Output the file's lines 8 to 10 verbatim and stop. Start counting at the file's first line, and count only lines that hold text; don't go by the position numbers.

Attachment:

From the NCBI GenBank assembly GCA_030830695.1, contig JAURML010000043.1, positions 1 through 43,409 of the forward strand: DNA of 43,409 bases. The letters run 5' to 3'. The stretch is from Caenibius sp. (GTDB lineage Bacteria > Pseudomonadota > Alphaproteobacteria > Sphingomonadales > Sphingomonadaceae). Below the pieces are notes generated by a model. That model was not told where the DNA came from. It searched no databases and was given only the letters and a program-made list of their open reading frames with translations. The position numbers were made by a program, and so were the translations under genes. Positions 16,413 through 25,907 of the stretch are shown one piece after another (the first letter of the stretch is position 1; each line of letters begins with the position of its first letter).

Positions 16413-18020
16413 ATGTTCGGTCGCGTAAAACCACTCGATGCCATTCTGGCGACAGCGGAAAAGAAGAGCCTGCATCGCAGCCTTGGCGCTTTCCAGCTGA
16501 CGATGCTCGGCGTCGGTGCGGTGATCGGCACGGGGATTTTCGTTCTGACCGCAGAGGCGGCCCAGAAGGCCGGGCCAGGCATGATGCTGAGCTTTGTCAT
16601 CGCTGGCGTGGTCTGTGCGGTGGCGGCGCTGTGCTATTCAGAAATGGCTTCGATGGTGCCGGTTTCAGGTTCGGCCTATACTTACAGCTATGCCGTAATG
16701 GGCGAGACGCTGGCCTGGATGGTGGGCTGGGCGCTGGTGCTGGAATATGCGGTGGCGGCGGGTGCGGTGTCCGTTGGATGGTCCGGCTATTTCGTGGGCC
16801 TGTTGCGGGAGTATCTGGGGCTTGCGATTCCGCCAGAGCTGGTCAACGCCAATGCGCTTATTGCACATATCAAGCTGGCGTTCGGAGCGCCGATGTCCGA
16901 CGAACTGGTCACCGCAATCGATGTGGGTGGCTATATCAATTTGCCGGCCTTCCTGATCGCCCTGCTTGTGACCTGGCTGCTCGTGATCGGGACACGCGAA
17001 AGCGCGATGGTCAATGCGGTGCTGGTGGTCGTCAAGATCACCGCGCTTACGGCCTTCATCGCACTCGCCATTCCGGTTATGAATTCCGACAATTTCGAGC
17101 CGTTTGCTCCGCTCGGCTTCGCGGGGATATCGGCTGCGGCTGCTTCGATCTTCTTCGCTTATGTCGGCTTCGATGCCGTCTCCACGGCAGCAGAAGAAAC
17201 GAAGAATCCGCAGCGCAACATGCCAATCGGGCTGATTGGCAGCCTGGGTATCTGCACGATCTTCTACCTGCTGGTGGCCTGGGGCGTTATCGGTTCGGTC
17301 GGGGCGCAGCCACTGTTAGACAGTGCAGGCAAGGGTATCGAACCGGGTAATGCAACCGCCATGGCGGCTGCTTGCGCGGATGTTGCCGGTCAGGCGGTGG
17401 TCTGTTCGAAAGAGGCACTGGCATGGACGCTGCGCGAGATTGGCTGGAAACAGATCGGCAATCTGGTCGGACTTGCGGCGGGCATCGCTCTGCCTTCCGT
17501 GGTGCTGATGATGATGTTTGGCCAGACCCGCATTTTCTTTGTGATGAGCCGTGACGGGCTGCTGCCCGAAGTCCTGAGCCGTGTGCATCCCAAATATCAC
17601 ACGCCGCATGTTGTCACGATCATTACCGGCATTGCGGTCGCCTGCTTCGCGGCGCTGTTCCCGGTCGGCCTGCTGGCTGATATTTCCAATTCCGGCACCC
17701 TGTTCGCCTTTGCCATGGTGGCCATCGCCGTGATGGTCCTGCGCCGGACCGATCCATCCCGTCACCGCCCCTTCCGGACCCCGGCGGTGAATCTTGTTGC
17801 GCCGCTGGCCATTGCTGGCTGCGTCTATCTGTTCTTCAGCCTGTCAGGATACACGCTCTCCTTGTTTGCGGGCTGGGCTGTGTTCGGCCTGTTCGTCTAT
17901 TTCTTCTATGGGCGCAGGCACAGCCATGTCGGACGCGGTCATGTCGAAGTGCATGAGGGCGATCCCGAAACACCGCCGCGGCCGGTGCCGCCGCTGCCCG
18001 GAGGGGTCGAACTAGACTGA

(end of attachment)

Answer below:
16901 CGAACTGGTCACCGCAATCGATGTGGGTGGCTATATCAATTTGCCGGCCTTCCTGATCGCCCTGCTTGTGACCTGGCTGCTCGTGATCGGGACACGCGAA
17001 AGCGCGATGGTCAATGCGGTGCTGGTGGTCGTCAAGATCACCGCGCTTACGGCCTTCATCGCACTCGCCATTCCGGTTATGAATTCCGACAATTTCGAGC
17101 CGTTTGCTCCGCTCGGCTTCGCGGGGATATCGGCTGCGGCTGCTTCGATCTTCTTCGCTTATGTCGGCTTCGATGCCGTCTCCACGGCAGCAGAAGAAAC